10 Best Mexican Movies
The 10 best Mexican movies of all time span a broad range of styles, from comedies to thrillers. Many of the best Mexican movies have found critical and commercial success in the United States and elsewhere in recent years, winning major awards and expanding the reach of the audience for Mexican movies. In many cases, these movies find subtle and overt ways to shine a light on political corruption and class struggles in modern-day Mexico.
“Y Tu Mama Tambien”: A stark, funny and sometimes haunting look at personal and sexual politics, “Y Tu Mama Tambien” earned director Alfonso Cuaron and his brother Carlos nominations for Best Original Screenplay at the 2002 Academy Awards. One of the best Mexican movies of the 2000s, it also helped launch the careers of stars Gael Garcia Bernal and Diego Luna.
“Like Water for Chocolate”: Based on a story by Laura Esquivel and directed by her then-husband Alfonso Arau, “Like Water for Chocolate” became the highest-grossing Spanish-language film of all time in Mexico after its release in 1992. The erotic story focuses on forbidden love and the sensual nature of cooking.
“Amores Perros”: The first of three films revolving around the random nature of death from Alejandro Gonzalez Inarritu, “Amores Perros” focuses on how one tragic car accident impacted three unrelated groups of people. Considered one of the most innovative Mexican movies in recent times, “Amores Perros” has been compared to Quentin Tarantino’s “Pulp Fiction.”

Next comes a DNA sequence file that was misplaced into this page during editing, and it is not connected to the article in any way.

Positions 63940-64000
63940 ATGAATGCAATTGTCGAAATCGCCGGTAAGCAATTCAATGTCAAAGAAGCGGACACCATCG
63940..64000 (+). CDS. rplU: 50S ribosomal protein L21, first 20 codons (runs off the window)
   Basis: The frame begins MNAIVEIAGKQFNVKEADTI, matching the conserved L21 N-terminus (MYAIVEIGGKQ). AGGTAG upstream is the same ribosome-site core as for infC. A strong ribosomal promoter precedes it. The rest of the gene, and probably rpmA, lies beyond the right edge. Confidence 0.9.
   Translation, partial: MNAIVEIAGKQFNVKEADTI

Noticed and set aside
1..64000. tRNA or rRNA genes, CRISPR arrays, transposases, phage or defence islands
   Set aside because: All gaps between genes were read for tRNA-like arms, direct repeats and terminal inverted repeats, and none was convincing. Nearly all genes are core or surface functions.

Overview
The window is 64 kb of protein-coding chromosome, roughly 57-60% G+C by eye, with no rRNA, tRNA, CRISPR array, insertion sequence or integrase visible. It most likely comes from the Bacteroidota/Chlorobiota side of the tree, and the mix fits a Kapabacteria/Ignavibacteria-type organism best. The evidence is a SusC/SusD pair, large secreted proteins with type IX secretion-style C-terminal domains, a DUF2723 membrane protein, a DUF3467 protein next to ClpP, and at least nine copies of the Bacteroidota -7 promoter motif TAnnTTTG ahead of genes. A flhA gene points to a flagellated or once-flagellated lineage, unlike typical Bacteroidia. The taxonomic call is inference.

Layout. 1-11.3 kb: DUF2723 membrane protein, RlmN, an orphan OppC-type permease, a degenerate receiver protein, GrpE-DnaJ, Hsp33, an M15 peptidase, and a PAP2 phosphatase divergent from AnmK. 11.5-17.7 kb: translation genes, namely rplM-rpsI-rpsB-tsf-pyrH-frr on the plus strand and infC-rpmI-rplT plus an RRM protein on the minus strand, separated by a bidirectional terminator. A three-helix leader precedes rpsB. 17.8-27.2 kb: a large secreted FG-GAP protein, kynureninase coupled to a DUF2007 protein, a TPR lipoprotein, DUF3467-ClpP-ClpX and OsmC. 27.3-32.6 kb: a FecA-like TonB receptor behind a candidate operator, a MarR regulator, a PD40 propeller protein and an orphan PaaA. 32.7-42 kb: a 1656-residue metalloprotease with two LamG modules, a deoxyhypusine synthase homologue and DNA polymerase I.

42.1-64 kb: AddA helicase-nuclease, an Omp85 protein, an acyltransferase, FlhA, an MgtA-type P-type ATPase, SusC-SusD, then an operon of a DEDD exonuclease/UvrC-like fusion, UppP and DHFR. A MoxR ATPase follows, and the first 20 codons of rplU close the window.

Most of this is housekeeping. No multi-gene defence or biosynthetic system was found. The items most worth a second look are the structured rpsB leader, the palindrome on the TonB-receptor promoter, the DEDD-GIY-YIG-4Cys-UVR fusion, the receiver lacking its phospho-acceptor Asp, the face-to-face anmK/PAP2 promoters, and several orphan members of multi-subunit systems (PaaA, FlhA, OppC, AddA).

“Pan’s Labyrinth”: Along with Alfonso Cuaron and Inarritu, “Pan’s Labyrinth” director Guillermo del Toro is considered to be one of the best Mexican movie directors and one of the “Tres Amigos” of Mexican cinema. A dark fairy tale set in post-Civil War Spain, “Pan’s Labyrinth” earned a Best Foreign Language Film Academy Award nomination and won three other awards.
“El Mariachi”: Made for a shoestring budget of $7,000 and intended for the Mexican home movie market, Robert Rodriguez’s tale of a guitar player turned vigilante launched his career. He would return to the story for the big-budget remake “Desperado” starring Antonio Banderas and Salma Hayek.
“Rudo y Cursi”: Reuniting “Y Tu Mama Tambien” stars Bernal and Luna with Carlos Cuaron, “Rudi y Cursi” tells the story of a pair of lower-clas brothers attempting to become professional soccer players. While broader and more slapstick than “Y Tu Mama Tambien,” “Rudo Y Cursi” mixes humor with political messages about class structures to become one of the best Mexican movies in recent years.
“Nosotros los Pobres”: Directed by Ismael Rodriguez, “Nosotros los Pobres” became the biggest film of the Mexican Golden Age of cinema when it was released in 1948. Unlike most Mexican movies of the time, “Nosotros los Pobres” avoids clichés, cheap laughs or overt melodrama to present a portrait of the poor in Mexico that stands up today.
“Cronos”: The first of del Toro’s movies to receive a theatrical release in the United States, “Cronos” is a psychological thriller which owes a strong debt to the works of David Cronenberg.
“Babel”: Released in 2006 as the final part of Inarritu’s trilogy of death, “Babel” was nominated for seven Oscars including Best Picture. It uses three stories to show how language can unite or isolate individuals.
“Lucia, Lucia”: The 2003 release by Antonio Serrano follows the journey of a children’s book writer dealing with the apparent kidnapping of her husband. Cecila Roth shines in one of the best Mexican films of the 2000s, giving fullness to the title character.